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Family of man killed by SF police holds vigil

Activists and family members of a homeless Mexican man killed by police in 2016 in San Francisco’s Mission District began holding a 24-hour vigil outside of the Hall of Justice to demand that charges be filed against the involved officers.

The family of Luis Gongora Pat has been rallying outside of the Hall of Justice at 850 Bryant St. on a daily basis for two weeks, to demand that District Attorney George Gascon file murder charges against the two officers who fatally shot Gongora Pat on April 7, 2016, near 19th and Shotwell streets.

During a Feb. 28 meeting between Gascon and Gongora Pat’s family, Gascon told the family he would make a decision in six to eight weeks, with today being the deadline. Coincidently, today is Gongora Pat’s birthday. He would be 38.

Gongora Pat’s cousin, Luis Poot Pat, said:

“We are very upset because a murder has been committed. And George Gascon has all the evidence, all the witnesses, at his finger tips and he won’t bring charges against the officers.”

Poot Pat added:

“He lacks courage and he’s become an accomplice… by protecting the killer officers, the same officers who killed my cousin. … Gascon said he would give us a decision and he still hasn’t.”

The family said Gascon hasn’t reached out to them since the initial Feb. 28 meeting.

Earlier this month, Gascon denied setting a deadline for making a decision on whether charges would be filed against the officers, saying:

“I won’t compromise the integrity of an investigation because of a deadline.”

Attorney Adante Pointer, who is representing the family in a civil wrongful death lawsuit, said:

“In this case, concerning the death of Luis Gongora Pat, Gascon is unwilling to even give his family an opportunity at justice… When we know in this community people are tried for a whole lot less. … Not only will he not prosecute, with the excuse that it’s a hard case, but right up the street here, somehow the U.S. Attorney has found it in his skill to prosecute the very police officers that Gascon gives a pass on.”

The civil suit, however, won’t be heard in federal court until May 2, 2019, Pointer said:

“It’s not about it being too difficult or too hard, it’s about you not having the courage and the willpower to do it. So if you don’t have the heart, you shouldn’t be in this position.”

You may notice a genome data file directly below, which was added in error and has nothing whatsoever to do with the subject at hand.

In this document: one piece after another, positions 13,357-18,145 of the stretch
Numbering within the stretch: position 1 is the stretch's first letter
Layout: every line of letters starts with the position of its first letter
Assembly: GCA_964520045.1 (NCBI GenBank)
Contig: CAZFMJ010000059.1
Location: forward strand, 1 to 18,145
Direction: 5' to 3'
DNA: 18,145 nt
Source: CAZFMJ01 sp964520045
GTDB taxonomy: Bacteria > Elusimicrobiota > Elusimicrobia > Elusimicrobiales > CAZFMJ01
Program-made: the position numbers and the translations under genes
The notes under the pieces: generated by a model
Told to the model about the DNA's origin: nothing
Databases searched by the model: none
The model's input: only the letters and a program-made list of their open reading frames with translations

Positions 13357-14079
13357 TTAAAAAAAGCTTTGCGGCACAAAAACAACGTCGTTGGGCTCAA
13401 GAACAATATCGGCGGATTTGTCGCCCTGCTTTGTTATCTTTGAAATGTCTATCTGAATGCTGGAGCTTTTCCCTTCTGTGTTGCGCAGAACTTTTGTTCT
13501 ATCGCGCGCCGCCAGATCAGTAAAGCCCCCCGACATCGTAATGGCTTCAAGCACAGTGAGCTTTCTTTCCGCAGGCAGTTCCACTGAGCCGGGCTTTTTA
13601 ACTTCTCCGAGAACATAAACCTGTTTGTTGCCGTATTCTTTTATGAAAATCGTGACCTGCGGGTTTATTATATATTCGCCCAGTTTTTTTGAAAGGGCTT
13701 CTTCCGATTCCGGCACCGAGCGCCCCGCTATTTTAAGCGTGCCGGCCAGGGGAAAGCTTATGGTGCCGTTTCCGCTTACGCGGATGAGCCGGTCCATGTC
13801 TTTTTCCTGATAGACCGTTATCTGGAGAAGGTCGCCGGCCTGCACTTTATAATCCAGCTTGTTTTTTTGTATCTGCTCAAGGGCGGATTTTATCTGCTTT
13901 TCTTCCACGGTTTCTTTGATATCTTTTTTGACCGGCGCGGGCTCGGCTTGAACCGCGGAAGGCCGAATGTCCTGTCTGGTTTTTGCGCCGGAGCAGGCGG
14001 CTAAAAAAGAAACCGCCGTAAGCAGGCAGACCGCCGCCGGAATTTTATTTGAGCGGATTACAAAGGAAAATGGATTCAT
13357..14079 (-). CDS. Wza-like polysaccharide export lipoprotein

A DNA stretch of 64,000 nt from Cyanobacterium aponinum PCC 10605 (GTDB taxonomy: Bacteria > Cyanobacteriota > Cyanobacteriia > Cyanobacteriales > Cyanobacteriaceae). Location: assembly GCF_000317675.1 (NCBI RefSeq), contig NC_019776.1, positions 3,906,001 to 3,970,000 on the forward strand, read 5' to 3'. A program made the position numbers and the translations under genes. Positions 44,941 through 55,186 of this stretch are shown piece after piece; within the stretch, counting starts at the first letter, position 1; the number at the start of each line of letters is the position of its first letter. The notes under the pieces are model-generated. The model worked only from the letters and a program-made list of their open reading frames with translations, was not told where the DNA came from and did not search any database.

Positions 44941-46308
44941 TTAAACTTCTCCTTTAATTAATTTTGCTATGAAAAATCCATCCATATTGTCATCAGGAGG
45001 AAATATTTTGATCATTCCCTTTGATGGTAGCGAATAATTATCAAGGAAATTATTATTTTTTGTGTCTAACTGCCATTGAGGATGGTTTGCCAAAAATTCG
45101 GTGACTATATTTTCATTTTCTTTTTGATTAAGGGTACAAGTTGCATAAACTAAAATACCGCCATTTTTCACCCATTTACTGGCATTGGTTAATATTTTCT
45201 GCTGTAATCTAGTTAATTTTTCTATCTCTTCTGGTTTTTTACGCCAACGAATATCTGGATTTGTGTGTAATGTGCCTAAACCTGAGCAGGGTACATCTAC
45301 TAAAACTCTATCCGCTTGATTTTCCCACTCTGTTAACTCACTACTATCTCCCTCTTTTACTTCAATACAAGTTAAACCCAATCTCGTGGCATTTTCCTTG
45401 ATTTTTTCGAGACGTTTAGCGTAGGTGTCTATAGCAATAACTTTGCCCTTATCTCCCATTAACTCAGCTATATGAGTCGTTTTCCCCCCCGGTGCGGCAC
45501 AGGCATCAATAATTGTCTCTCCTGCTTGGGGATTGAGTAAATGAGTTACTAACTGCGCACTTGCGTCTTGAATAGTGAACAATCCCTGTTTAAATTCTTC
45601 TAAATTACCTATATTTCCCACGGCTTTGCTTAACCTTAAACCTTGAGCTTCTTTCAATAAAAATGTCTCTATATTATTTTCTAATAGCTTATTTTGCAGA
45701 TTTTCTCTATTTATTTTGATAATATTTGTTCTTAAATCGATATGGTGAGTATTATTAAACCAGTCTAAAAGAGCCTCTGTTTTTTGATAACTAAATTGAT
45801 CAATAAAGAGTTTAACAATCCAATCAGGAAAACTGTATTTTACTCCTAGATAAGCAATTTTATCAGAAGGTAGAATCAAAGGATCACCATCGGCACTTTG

Gongora Pat was an indigenous Mayan man who had emigrated from the Mexican state of Yucatan more than a decade ago and spoke little English or Spanish. After working for sometime as a dishwasher, he had become homeless and was living at an encampment near where he was killed.

According to police, homeless outreach workers initially called police on April 7, 2016 after allegedly seeing Gongora Pat swinging a large kitchen knife. The officers allegedly found him seated on a sidewalk with the knife in his hand.

After ordering him in both English and Spanish to put the knife down, they fired beanbag rounds at him, but police said he then stood up and ran at the officers with the knife in his hand. Sgt. Nate Steger and Officer Michael Mellone both shot him and Gongora Pat later died at Zuckerberg San Francisco General Hospital, police said.

The entire encounter lasted around 30 seconds.

The civil suit filed by the family contends that Gongora Pat never got up and the officers shot him while he was still seated on the sidewalk, never giving him a chance to comply.

In addition to justice for Gongora Pat’s death, the family is also honoring the 24 people who have been killed by San Francisco police without charges being filed against the officers since 2011, when Gascon first took office. Each hour of the vigil is meant to represent each person killed at the hands of police.

The family of Jesus Adolfo Delgado-Duarte, a 19-year-old killed by police in March in the Mission District, also attended the vigil, in addition to Mesha Irizarry, the mother of Idriss Stelley, 23, killed by San Francisco police on June 13, 2001.

The vigil is set to culminate Thursday at 6 p.m.

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